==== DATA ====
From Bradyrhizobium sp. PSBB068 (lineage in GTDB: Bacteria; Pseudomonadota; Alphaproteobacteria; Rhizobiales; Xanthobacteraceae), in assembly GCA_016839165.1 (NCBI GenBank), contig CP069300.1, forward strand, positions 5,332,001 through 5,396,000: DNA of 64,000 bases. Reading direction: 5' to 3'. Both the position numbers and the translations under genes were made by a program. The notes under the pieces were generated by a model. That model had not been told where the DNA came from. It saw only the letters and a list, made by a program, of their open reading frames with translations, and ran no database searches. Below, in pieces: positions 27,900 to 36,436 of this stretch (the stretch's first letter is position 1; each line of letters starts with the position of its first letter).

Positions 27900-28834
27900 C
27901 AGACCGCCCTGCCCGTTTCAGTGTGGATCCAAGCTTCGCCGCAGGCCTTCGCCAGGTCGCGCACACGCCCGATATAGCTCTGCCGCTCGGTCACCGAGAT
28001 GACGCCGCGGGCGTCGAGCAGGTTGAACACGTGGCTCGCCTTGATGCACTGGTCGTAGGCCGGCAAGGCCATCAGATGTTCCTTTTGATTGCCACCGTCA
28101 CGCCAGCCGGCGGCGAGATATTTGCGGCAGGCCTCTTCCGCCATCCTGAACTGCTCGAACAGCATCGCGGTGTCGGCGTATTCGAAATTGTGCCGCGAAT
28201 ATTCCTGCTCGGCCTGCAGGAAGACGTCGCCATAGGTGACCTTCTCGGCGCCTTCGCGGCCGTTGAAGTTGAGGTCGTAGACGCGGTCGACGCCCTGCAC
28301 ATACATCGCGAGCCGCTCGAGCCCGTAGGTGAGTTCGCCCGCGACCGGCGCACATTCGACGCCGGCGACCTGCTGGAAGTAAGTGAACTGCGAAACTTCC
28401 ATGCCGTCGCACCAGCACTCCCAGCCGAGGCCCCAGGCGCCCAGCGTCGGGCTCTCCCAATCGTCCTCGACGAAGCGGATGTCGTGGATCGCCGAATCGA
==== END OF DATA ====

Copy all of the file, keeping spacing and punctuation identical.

From Bradyrhizobium sp. PSBB068 (lineage in GTDB: Bacteria; Pseudomonadota; Alphaproteobacteria; Rhizobiales; Xanthobacteraceae), in assembly GCA_016839165.1 (NCBI GenBank), contig CP069300.1, forward strand, positions 5,332,001 through 5,396,000: DNA of 64,000 bases. Reading direction: 5' to 3'. Both the position numbers and the translations under genes were made by a program. The notes under the pieces were generated by a model. That model had not been told where the DNA came from. It saw only the letters and a list, made by a program, of their open reading frames with translations, and ran no database searches. Below, in pieces: positions 27,900 to 36,436 of this stretch (the stretch's first letter is position 1; each line of letters starts with the position of its first letter).

Positions 27900-28834
27900 C
27901 AGACCGCCCTGCCCGTTTCAGTGTGGATCCAAGCTTCGCCGCAGGCCTTCGCCAGGTCGCGCACACGCCCGATATAGCTCTGCCGCTCGGTCACCGAGAT
28001 GACGCCGCGGGCGTCGAGCAGGTTGAACACGTGGCTCGCCTTGATGCACTGGTCGTAGGCCGGCAAGGCCATCAGATGTTCCTTTTGATTGCCACCGTCA
28101 CGCCAGCCGGCGGCGAGATATTTGCGGCAGGCCTCTTCCGCCATCCTGAACTGCTCGAACAGCATCGCGGTGTCGGCGTATTCGAAATTGTGCCGCGAAT
28201 ATTCCTGCTCGGCCTGCAGGAAGACGTCGCCATAGGTGACCTTCTCGGCGCCTTCGCGGCCGTTGAAGTTGAGGTCGTAGACGCGGTCGACGCCCTGCAC
28301 ATACATCGCGAGCCGCTCGAGCCCGTAGGTGAGTTCGCCCGCGACCGGCGCACATTCGACGCCGGCGACCTGCTGGAAGTAAGTGAACTGCGAAACTTCC
28401 ATGCCGTCGCACCAGCACTCCCAGCCGAGGCCCCAGGCGCCCAGCGTCGGGCTCTCCCAATCGTCCTCGACGAAGCGGATGTCGTGGATCGCCGAATCGA